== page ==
A total of 12 patients with HPV-positive OPSCC were included. Six patients had base of tongue (BoT) tumors and 6 patients had tonsil tumors. The majority of patients were male (83%) with a mean age at diagnosis of 58 years. Fifty percent had advanced primary tumors (T3/T4). Median time from completion of chemoradiation to first hemorrhagic event was 186 days (range 66–1466 days). Seven patients (58%) required intervention to secure their airway. All patients were evaluated for endovascular intervention, 6 (50%) were embolized. Eight patients (67%) had a second hemorrhagic event; median time to second bleed was 22 days (range 3–90 days).

CTA was performed for 11 patients and demonstrated active extravasation in 1 patient, pseudoaneurysm (2), a combination of both extravasation and pseudoaneurysm (1), luminal irregularity (5), and no radiographic indication of vessel abnormality (2).

Seven of the 12 patients in the cohort ultimately required tracheostomy to secure their airway. In this study population, once the airway was established, attention was turned to control of hemorrhage with oropharyngeal packing with …

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3 May 2022, 9:13 pm

1. Bonati LH, Jansen O, de Borst GJ, et al. Management of atherosclerotic extracranial carotid artery stenosis. Lancet Neurol 2022;21:273–83. Available from: http://dx.doi.org/10.1016/S1474-4422(21)00359-8

The benefit of carotid endarterectomy in patients with symptomatic carotid stenosis was established in the final two decades of the past century. In the NASCET trial, the 2-year risk of any ipsilateral stroke (including perioperative events) in patients with severe symptomatic carotid stenosis (≥70% narrowing of the lumen) was reduced from 26% to 9%. Modest benefit was also observed in patients with moderate stenosis (50–69%) by a reduction of stroke risk from 22.2% to 15.7% after 5 years. In the European Carotid Surgery Trial (ECST), endarterectomy prevented stroke only in patients with symptomatic carotid stenosis of 80% or greater, but measurement of the degree of stenosis on angiography differed between the trials. In a pooled analysis of NASCET, ECST, and the smaller Veterans Affairs trial, in which ECST angiograms were reanalyzed using the NASCET method, the absolute 5-year risk reduction from endarterectomy was 15.9% in patients with severe (≥70%) stenosis and 4.6% in patients with moderate (50–69%) stenosis. Thus, the number needed to treat would be six patients with severe symptomatic stenosis, or 22 patients with moderate symptomatic stenosis, had to be operated on to prevent one ipsilateral stroke after 5 years. Furthermore, extracranial-intracranial bypass surgery is not effective to prevent stroke in patients with carotid artery occlusion.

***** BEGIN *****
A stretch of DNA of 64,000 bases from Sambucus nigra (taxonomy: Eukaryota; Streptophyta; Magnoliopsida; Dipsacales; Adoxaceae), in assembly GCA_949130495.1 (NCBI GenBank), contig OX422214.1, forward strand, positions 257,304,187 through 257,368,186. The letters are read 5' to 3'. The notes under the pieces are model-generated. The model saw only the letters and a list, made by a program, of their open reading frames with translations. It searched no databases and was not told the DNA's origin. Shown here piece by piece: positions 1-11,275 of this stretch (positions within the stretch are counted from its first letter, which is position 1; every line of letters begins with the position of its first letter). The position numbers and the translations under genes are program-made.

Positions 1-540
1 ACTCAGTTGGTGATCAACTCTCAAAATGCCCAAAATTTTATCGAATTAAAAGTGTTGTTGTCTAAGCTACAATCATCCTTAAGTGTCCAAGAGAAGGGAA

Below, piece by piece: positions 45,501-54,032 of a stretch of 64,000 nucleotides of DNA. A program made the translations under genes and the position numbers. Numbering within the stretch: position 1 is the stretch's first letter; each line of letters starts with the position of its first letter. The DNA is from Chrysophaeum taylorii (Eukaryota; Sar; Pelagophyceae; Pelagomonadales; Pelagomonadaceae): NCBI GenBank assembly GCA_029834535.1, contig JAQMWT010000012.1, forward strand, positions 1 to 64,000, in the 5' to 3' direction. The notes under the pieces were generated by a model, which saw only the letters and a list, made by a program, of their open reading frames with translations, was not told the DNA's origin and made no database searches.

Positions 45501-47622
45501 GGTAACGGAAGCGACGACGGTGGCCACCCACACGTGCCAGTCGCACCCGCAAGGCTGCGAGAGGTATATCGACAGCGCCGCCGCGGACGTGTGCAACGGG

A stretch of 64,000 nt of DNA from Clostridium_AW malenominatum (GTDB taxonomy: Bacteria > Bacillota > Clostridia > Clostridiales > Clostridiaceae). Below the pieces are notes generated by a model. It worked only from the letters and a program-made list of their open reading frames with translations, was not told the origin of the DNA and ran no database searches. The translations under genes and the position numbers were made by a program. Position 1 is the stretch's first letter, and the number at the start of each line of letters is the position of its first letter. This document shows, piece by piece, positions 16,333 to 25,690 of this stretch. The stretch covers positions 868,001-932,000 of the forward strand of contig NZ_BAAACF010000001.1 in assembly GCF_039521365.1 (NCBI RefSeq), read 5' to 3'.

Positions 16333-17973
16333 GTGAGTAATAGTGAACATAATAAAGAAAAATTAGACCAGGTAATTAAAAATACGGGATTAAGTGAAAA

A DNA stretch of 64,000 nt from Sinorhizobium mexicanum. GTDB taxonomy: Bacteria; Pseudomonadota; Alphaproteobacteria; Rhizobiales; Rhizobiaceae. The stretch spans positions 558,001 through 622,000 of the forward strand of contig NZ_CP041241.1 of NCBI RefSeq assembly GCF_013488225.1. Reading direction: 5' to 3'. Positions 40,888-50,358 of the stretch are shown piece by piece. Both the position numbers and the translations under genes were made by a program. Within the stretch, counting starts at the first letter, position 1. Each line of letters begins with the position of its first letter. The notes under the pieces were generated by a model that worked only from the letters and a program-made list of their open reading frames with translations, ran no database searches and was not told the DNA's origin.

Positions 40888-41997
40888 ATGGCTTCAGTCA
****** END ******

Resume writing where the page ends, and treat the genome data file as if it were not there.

Among patients with symptomatic carotid stenosis, randomized controlled trials have consistently shown that the risk of periprocedural stroke or death is greater with stenting than with endarterectomy. However, this outcome was mainly caused by a higher risk of minor stroke occurring with stenting, and the extra events largely occurred in patients older than 70 years. Conversely, stenting reduces the risk of procedure-related myocardial infarction, cranial nerve palsy, and hematoma …

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4 April 2022, 10:28 pm

1. Pingree GM, Fleming C, Reavey-Cantwell J, et al. Neurosurgical causes of pulsatile tinnitus: contemporary update. Neurosurgery 2022;90:161–69

This review details the most common treatable neurosurgical entities that can present with pulse-synchronous tinnitus: Cervical carotid stenosis, ICA dissection, FMD, Petrous carotid dissection/aneurysm, Cavernous carotid dissection/aneurysm, AVM/AVFs, glomus tumors, and various venous stenoses, and thrombosis, among others.

Patients with internal carotid artery dissection can present unilateral headaches, posterior cervical pain, cranial nerve palsies, oculosympathetic palsy, and cerebral or retinal ischemia. Objective bruits may be detected on arterial auscultation. Pulsatile tinnitus has been reported in 5% to 15% of patients with ICAD but is infrequently the sole presenting symptom. ICADs are typically identified on MRI/ magnetic resonance angiography (MRA) or computed tomography (CT) angiography, or conventional angiography.  Many cases of ICAD are self-limiting, with stenosis resolving in approximately 46% to 90% of patients over a 3- to 6-mo interval. Invasive options such as angioplasty and stenting are reserved for cases of hemodynamically significant stenosis or expanding lesions with progressive stenosis. In the majority of cases of PT secondary to ICAD, PT spontaneously improves together with the arterial injury over the course of 2 to 6 months.

Patients with petrous carotid dissection may present with deafness, vertigo, and facial nerve weakness and even nausea, vomiting, and cranial nerve involvement with more severe diseases. PT can be the sole presenting symptom. As in the cervical carotid, treatment of spontaneous and asymptomatic dissections is typically medical management with antiplatelet medications. Endovascular treatment can be given for patients with increasing pseudoaneurysm size or recurrent ischemia, despite medical management.  Improvement in PT symptoms has been reported after both medical treatment and endovascular treatment of petrous segment dissections.

2 tables, 6 figures with MR, CT and catheter angio

2. Delev D, Hakvoort K, Krüger MT, et al. Choroidal